So to both, I want to be very clear - the big problem I have is not that you charge, but the way you mislead startups in the way you approach us, waste our time, create a false sense of exclusivity and conceal the fee in the initial conversations. If you were to make the fees you charge clear and explicit from the first contact, I wouldn't be blogging about either of you.
You have told me today that the month of conversations I had, with not a single mention of the fact that you charge $4,500 for the right to pitch your angel investors, was just an honest mistake. You said that it never happens and I am just unlucky. You argue that the $4,500 fees that you charge are legitimate and provide value to the startup.
If that is the case, why not be upfront about these fees? There isn't a single mention of the exorbitant fee on your main Entrepreneur Page. Nor do you mention it on the application page. Another simple mistake? Or do you think it is not important? Or perhaps you realize how totally insane this fee is and how much of an outlier you are with this charge? Just glance at this nascent information sheet that I started; you are in the first place and that's not a good place on this sheet.
Considering the scathing coverage you got in Business Insider in 2009, claiming that you forgot to mention the fees on your website is stretching my very flexible imagination beyond its limits.
2. Collision Conference
You say that your website is very clear on the fees with:
“Each week we selected 25 early stage startups from around the world to exhibit for free as part of our Collide Program. The bigger tech companies pay $9,950 to exhibit, meaning exciting, disruptive, early-stage startups can afford to attend no matter what. All they will pay is a discounted price for tickets and Collide registration, and we’ll give them a free exhibition stand.”No, that isn't clear at all. Let me highlight the clear parts to you "Each week we selected 25 early stage startups from around the world to exhibit for free as part of our Collide Program." To me, that says "free." Then you say "The bigger tech companies pay $9,950 to exhibit, meaning exciting, disruptive, early-stage startups can afford to attend no matter what." To me, that again says "free." Then you say "All they will pay is a discounted price for tickets and Collide registration, and we’ll give them a free exhibition stand" and this part is San Francisco fog. I see the "free" in there again. I don't see any clear fees you will charge. How am I supposed to know that this is you saying, "Friend, we have a bargain here - buy this shirt and the sleeves are FREE!"
Your other conference in Asia, Rise has this beautiful image:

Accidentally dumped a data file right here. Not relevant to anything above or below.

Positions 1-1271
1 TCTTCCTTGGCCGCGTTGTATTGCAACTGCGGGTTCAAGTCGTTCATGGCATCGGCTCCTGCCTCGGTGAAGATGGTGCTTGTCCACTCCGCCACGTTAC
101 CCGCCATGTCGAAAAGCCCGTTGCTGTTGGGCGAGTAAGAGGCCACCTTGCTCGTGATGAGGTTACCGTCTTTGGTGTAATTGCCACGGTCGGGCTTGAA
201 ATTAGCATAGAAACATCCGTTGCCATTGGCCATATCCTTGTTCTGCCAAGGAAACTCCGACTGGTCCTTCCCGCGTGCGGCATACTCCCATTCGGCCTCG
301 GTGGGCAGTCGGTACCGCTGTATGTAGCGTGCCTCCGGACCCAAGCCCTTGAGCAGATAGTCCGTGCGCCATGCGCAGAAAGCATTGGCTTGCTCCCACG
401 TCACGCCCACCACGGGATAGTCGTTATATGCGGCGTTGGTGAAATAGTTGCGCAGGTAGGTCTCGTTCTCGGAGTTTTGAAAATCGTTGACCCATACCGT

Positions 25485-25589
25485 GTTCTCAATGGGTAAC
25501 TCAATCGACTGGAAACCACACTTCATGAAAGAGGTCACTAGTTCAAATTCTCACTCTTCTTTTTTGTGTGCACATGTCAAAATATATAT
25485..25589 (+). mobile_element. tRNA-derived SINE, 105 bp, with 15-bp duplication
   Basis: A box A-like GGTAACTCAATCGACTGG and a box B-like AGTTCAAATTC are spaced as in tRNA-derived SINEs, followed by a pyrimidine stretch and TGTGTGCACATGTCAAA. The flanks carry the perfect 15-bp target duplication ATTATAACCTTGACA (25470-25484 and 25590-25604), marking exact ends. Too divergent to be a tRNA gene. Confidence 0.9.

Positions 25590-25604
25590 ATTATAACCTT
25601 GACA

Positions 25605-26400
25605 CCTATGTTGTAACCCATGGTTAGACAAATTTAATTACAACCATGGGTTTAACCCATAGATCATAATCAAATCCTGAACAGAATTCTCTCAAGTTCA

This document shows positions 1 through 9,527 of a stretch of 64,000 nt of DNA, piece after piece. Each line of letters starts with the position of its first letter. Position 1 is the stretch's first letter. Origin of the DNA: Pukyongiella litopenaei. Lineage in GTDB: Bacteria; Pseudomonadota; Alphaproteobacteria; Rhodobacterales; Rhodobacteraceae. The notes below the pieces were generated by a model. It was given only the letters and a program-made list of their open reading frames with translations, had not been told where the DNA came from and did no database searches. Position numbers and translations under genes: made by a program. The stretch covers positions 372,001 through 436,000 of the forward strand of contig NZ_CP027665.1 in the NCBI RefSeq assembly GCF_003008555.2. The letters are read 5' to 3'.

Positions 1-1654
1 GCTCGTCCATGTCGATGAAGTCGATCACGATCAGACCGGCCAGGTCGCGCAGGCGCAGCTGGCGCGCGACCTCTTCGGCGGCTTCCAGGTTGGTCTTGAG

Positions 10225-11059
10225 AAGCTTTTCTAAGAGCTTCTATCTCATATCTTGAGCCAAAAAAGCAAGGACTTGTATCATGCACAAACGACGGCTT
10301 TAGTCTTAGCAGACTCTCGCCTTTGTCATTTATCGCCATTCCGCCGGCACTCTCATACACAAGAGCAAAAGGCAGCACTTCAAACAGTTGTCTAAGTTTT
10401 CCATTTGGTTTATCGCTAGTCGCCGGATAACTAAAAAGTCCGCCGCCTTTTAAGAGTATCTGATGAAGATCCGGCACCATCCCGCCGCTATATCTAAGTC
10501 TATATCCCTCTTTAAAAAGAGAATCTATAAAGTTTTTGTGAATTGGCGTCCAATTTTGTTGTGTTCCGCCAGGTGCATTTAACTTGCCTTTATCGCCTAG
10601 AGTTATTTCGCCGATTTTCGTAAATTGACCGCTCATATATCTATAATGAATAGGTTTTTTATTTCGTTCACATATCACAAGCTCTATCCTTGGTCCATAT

And in the fine print underneath, the same text you quote above. No, this isn't how clarity is defined.
I am not a communications major, but you can simplify your messaging and get the pricing across more effectively if you get rid of the misleading "FREE" and instead say, "$1,450 if we invite you and you are selected."
And I need to remind you - I didn't come to you via the website. You reached out and said that you are interested in protocols.io. You had me present, asked questions, and told me that we have a chance to be selected to present because what we are doing is important and unusual. When I asksed how you heard of us, you said, "You were referred. We reach out to companies based on the high quality referrals from our trusted network of advisors." The gullible schmuck in me thought that it may be on the heels of our FREE appearance at LeWeb. Of course, once you "selected" us in your rigorous judging, we got the e-mail letting us know about the great honor of being selected, invited, and having the right to get the free exhibit table if we pay you a mere $1,450 instead of $10K.
In summary, you both practice deceiving and misleading tactics. I have wasted enough time on your organizations, and I have no further plans to engage in a discussion. It is entirely possible that I am an idiot and simply didn't understand your words or didn't look in the right places. Instead of playing "he said, she said," I will just point people to the countless comments about Kieretsu (here, here and here) and Collision Conference (here and here). There are certainly lots of folks out there feeling the exact same way as me.
[UPDATE 4/20/15. There are 34 chapters of Keiretsu. If each one screens 5 companies per month, as does the South California Chapter. That's 5*34*12 = 2,040 companies per year. Let's be conservative and say 1K screened companies. Yet, only 34 companies are listed in the 2014 portfolio. So the startups might have paid 1,000 * $4,500 = $4.5m to Keiretsu with over 90% of them losing time and getting nothing in return.]